Retired in the 80s, died 20 years later, kids selling all the books to the used book store. Film or TV work, but nothing too important, something like scheduling studio time or booking musicians. Still, part of the whole scene.
The title of the last chapter in the book is "The Tunnel at the End of the Tunnel". Phil was not a happy guy towards the end.
On my way to work this morning, I ran into the daughter-in-law of my former neighbor. They recently took my neighbor, in her late 80s, to an assisted living home. I asked how she was doing. "Not well, her health has declined and mentally she's not all there. She's so confused and cruel to the staff they're throwing her out. We haven't told her yet. It's not going to be easy."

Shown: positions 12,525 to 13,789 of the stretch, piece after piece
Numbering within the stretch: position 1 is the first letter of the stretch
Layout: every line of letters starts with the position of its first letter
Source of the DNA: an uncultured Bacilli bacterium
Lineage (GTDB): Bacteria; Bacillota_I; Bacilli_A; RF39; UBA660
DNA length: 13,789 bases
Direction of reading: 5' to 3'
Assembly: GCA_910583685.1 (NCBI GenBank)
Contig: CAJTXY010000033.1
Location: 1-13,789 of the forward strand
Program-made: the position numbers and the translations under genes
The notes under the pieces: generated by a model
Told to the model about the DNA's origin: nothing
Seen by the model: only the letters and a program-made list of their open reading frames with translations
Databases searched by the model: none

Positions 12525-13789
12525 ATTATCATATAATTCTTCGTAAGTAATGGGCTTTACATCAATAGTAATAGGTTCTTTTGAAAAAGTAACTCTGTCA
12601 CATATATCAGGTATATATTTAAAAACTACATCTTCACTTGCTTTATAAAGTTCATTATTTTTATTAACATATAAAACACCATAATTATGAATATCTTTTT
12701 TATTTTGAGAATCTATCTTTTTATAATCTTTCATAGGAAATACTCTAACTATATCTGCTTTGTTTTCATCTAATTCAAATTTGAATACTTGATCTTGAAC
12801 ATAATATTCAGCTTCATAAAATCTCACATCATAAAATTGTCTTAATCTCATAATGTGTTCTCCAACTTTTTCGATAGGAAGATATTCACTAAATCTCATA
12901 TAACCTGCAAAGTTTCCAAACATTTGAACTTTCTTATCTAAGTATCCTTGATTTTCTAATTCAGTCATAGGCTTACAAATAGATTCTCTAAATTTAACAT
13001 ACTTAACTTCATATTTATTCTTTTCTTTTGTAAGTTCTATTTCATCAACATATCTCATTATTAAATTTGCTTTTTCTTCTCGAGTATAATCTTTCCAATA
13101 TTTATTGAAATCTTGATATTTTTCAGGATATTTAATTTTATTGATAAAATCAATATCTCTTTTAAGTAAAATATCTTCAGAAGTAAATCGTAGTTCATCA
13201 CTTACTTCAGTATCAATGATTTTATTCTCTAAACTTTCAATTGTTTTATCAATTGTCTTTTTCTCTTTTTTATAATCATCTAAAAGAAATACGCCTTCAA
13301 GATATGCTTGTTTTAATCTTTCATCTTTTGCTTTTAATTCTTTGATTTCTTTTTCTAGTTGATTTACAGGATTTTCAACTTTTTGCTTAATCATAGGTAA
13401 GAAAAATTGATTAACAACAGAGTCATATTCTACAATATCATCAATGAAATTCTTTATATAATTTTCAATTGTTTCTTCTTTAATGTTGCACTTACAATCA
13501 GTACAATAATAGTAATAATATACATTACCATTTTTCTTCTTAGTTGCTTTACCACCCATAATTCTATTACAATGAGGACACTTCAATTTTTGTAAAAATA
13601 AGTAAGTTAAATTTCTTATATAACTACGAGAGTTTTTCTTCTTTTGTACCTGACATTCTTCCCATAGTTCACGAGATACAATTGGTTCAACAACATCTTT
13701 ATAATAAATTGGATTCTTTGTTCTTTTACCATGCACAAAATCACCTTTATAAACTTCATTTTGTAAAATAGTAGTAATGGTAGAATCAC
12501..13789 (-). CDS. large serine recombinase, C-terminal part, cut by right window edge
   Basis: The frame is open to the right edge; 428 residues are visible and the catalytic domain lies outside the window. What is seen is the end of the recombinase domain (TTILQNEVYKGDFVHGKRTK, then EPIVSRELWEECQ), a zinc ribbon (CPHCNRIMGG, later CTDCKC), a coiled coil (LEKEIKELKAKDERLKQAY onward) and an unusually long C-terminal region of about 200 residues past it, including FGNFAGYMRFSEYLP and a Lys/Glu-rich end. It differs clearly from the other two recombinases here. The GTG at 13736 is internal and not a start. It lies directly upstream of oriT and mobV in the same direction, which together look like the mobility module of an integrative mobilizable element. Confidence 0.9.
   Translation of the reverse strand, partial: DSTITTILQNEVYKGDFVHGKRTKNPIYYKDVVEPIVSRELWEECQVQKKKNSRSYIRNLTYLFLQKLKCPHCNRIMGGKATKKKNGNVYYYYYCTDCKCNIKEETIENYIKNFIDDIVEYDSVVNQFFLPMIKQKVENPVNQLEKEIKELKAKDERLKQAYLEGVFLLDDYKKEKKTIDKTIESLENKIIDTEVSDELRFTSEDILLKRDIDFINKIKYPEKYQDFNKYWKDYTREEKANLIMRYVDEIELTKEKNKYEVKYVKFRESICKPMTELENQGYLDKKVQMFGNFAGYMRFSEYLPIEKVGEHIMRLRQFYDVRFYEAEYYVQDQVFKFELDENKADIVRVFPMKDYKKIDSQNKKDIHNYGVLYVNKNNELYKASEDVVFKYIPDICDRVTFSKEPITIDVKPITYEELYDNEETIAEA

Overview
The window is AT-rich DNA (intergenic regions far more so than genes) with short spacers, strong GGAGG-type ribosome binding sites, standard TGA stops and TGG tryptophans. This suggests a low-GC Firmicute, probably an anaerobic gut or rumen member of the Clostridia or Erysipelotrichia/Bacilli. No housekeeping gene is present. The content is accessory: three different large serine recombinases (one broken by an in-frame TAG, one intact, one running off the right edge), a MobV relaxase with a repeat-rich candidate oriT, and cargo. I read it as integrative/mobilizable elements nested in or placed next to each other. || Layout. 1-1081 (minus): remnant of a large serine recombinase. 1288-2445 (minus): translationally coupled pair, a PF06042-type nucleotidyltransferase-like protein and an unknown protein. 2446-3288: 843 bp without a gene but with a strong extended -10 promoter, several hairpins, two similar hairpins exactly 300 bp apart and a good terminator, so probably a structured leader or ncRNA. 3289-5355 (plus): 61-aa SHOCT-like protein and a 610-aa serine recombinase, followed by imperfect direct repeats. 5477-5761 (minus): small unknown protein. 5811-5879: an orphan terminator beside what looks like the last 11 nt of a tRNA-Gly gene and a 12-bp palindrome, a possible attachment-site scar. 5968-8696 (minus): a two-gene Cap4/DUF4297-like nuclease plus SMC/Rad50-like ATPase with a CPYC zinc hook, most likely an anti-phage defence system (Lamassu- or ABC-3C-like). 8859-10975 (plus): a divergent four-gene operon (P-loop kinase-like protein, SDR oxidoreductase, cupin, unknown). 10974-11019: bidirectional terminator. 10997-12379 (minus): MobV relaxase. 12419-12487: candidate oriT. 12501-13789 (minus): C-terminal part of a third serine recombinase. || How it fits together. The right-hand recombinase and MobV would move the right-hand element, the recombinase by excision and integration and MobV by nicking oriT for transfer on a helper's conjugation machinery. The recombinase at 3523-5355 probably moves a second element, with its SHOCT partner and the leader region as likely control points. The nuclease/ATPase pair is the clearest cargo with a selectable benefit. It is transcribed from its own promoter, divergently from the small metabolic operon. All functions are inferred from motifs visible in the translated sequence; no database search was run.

I started to tear up a bit and so did she. She held a box of glass nicknacks. Neither one of us knew what to say. I said, "I'm sorry, it must be so hard."
She looked down into the box. "If I've learned anything from this, it's not to keep a lot of things around. Don't build up a lot of stuff. In the end, it's just something that other people will have to deal with..."
My old neighbor's husband, dead now for three years, used to book musicians for movie musicals and had a trailer on the lot next to Audrey Hepburn. He smiled a lot. He smuggled he and his wife out of Germany after the Nazis took power and wrote a letter a day to the head of Paramount studios until he hired him.
It was probably bad day to get the book in the mail.
It's on the other side of my office and I can still smell it.